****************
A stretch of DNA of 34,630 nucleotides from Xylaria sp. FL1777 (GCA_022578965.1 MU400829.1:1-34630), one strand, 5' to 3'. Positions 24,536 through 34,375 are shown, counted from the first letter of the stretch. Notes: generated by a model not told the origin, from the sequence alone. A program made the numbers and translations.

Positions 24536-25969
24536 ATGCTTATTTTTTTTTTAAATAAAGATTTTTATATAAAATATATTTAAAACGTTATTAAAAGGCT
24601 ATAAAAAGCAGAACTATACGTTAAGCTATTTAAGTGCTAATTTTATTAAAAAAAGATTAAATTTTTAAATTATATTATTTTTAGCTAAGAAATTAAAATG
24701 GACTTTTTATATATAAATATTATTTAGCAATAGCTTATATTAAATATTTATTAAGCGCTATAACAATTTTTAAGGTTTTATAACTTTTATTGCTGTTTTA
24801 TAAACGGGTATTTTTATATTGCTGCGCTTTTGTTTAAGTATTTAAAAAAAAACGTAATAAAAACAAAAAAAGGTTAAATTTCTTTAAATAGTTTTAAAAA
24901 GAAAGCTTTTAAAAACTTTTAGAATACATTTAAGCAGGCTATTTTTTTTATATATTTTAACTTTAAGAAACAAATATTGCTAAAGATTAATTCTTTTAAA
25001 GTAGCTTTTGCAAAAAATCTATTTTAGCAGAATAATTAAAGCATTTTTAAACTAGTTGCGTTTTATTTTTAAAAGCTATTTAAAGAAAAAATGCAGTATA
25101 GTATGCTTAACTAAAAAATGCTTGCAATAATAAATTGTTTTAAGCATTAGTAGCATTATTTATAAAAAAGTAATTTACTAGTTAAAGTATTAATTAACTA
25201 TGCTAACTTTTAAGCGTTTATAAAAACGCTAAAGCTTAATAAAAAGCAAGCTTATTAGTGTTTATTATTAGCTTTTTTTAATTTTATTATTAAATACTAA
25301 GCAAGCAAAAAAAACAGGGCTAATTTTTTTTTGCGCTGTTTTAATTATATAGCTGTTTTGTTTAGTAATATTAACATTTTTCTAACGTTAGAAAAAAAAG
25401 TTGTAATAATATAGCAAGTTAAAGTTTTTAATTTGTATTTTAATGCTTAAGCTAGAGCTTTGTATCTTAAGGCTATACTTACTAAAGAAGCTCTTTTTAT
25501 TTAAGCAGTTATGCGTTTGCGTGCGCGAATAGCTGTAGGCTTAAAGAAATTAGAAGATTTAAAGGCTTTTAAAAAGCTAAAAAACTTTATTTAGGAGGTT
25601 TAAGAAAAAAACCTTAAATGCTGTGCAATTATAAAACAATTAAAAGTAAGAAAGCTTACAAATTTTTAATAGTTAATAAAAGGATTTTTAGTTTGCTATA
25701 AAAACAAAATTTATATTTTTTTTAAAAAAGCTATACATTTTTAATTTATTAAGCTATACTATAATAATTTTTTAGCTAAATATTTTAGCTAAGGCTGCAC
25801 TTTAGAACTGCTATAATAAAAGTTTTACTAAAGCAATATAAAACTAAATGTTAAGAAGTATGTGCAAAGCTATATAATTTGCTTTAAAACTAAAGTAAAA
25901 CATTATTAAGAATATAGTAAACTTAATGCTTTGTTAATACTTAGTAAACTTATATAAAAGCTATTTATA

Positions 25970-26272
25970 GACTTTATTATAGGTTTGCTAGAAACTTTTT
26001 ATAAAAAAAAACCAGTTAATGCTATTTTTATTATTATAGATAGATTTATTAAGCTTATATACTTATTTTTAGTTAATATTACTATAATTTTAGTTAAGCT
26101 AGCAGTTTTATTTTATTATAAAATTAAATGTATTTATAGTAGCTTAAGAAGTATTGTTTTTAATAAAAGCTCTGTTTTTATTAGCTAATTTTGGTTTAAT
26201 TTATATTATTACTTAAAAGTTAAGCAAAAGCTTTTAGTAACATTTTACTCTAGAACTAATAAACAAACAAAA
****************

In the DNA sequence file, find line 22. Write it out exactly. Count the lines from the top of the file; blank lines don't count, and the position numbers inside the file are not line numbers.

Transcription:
26201 TTATATTATTACTTAAAAGTTAAGCAAAAGCTTTTAGTAACATTTTACTCTAGAACTAATAAACAAACAAAA